Ambrose has written a very readable narrative, made for brief attention spans. He has divided his book into thirty-eight chapters; each chapter is about twelve pages long and is headed by the dates of the narrative it covers. Within these short chapters the paragraphs are numerous, many containing no more than a sentence or two. Sometimes there are not even sentences, just short phrases, as if Ambrose were duplicating diary entries: e.g., “Another day on the river. Making about eighteen miles per day. Endless. Exhausting.”
Ambrose brings his experience with military history and military affairs to bear on the story, judging Captain Lewis’s and Captain Clark’s decisions and actions from the point of view of commanders in charge of a military company, which is exactly what they were. Ambrose’s judgments are shrewd and balanced: he makes some harsh criticisms of the leaders at times, but on the whole he supports their decisions and actions. If a reader knows little of the expedition and wants a solid, readable account of it, then this book is a good place to begin.
Lewis is the central character of the book, not Clark. Jefferson, too, is an important character in the story but only insofar as he relates to Lewis and the expedition across the continent. Clark, the former army officer chosen by Lewis to accompany him, remains throughout a somewhat shadowy figure, even though one senses that Clark’s solidity, common sense, and way with people were crucial to the success of the mission.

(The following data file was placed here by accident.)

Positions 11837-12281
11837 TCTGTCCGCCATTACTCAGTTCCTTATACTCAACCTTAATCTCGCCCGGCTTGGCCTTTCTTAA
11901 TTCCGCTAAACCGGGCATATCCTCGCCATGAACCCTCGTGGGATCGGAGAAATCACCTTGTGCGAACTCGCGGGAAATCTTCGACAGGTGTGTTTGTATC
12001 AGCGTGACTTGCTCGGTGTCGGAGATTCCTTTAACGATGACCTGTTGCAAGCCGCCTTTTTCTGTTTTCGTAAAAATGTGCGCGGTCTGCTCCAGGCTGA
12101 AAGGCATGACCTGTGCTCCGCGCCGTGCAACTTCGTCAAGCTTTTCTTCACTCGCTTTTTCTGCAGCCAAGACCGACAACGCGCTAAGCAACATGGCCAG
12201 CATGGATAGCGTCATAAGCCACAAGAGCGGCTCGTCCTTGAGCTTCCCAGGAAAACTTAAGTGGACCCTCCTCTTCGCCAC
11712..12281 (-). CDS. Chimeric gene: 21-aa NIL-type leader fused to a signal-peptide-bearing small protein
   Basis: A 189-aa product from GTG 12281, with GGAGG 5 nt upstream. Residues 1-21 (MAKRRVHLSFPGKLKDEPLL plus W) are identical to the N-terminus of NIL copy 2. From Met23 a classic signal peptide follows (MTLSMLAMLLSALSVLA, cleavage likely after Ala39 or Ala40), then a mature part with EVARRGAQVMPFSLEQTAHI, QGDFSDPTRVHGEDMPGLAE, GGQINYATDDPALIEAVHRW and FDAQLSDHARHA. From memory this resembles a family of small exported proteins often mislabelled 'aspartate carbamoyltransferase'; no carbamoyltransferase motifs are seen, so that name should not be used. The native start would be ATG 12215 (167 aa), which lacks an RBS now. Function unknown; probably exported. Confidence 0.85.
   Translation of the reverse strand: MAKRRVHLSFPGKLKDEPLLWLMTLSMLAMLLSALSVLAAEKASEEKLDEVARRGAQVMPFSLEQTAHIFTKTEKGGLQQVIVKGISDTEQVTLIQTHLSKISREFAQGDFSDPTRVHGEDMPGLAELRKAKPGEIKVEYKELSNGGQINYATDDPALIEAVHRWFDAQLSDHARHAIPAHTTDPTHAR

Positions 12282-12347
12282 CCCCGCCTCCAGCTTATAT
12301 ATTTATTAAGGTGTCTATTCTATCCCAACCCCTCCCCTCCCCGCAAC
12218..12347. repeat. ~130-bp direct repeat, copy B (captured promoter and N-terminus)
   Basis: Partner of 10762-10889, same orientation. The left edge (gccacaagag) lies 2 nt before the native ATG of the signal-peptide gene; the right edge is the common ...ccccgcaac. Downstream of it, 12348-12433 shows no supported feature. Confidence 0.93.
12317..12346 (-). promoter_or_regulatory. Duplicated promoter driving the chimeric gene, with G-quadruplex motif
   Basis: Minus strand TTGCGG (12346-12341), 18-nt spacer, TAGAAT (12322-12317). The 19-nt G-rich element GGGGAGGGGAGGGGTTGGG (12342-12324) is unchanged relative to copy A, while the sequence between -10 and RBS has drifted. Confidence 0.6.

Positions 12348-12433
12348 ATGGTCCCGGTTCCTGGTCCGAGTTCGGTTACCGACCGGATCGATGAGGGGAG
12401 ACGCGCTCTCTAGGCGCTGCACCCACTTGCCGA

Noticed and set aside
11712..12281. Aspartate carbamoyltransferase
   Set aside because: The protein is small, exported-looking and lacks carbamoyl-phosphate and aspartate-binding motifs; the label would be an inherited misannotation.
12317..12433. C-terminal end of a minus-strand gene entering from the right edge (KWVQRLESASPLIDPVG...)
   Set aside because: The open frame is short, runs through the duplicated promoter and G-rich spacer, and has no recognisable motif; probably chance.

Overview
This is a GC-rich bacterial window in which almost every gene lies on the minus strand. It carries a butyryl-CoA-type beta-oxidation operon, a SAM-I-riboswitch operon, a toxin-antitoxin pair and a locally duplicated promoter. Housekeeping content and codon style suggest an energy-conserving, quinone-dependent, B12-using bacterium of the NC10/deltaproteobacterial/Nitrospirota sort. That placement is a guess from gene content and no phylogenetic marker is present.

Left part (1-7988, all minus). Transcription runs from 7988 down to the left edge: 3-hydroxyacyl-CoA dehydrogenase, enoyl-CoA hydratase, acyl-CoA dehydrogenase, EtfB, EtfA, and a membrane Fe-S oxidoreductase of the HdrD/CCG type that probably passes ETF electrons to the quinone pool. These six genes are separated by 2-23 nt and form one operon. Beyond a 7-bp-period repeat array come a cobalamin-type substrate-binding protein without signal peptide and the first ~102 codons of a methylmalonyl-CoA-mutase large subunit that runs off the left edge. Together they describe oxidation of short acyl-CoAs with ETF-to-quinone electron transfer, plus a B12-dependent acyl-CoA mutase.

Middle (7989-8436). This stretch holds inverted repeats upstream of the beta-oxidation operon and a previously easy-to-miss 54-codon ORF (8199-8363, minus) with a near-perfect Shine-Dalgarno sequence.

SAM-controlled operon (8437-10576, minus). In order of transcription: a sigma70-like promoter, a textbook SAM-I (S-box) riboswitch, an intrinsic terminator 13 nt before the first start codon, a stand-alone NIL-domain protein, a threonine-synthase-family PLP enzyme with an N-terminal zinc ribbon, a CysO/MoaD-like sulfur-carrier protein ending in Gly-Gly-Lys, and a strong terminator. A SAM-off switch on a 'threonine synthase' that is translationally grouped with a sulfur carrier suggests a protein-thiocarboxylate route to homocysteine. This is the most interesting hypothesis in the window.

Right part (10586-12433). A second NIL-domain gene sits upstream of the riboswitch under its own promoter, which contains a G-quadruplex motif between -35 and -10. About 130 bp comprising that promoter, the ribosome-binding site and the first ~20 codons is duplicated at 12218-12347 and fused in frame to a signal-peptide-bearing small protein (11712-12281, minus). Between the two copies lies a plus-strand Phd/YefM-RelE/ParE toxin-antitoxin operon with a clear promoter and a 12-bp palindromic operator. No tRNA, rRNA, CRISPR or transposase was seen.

The book opens with several chapters on the youth and early life of Meriwether Lewis. Born in 1774 in the western part of Virginia, not far from Monticello, Lewis grew up expecting to become a member of the minor gentry of Virginia heading a plantation with about two dozen slaves. But he had what he called a “passion for rambling”; and once he joined the army to help put down the Whiskey Rebellion in Pennsylvania in 1794, he never looked back. “Seldom,” writes Ambrose, “would he spend more than a winter at one place for the rest of his life.”
When Jefferson became president in 1801 he wanted a secretary, not only to handle the private affairs of the household but also to advise him on the Ohio Valley and military matters. He especially wanted to know which Federalist officers should be dismissed from service, since he planned to cut the size of the army by half. Who was better for the post than his twenty-six year-old Virginia neighbor Captain Lewis, who knew the West and army and was a good Jeffersonian Republican to boot?
Although Jefferson was apparently not thinking of Lewis’s leading a western expedition when he appointed him secretary, he certainly had been thinking for decades about supporting some sort of exploration of the far western territory beyond the Mississippi—even though that territory belonged to the Spanish. Jefferson was the greatest expansionist in American history. “[He] wanted land. He wanted empire,” declares Ambrose. Jefferson felt that sooner or later the entire continent would become American—because the Spanish hold on their territory was so weak and the exploding population of the United States would spread everywhere. In 1783 he asked the Revolutionary War hero George Rogers Clark (the older brother of William Clark) to lead a privately sponsored expedition to explore the West, but Clark declined. When Jefferson was minister to France he encouraged the extravagant and ill-fated hopes of John Ledyard to cross Siberia and reach the western coast of North America. Later, as secretary of state, Jefferson supported several plans for expeditions up the Missouri.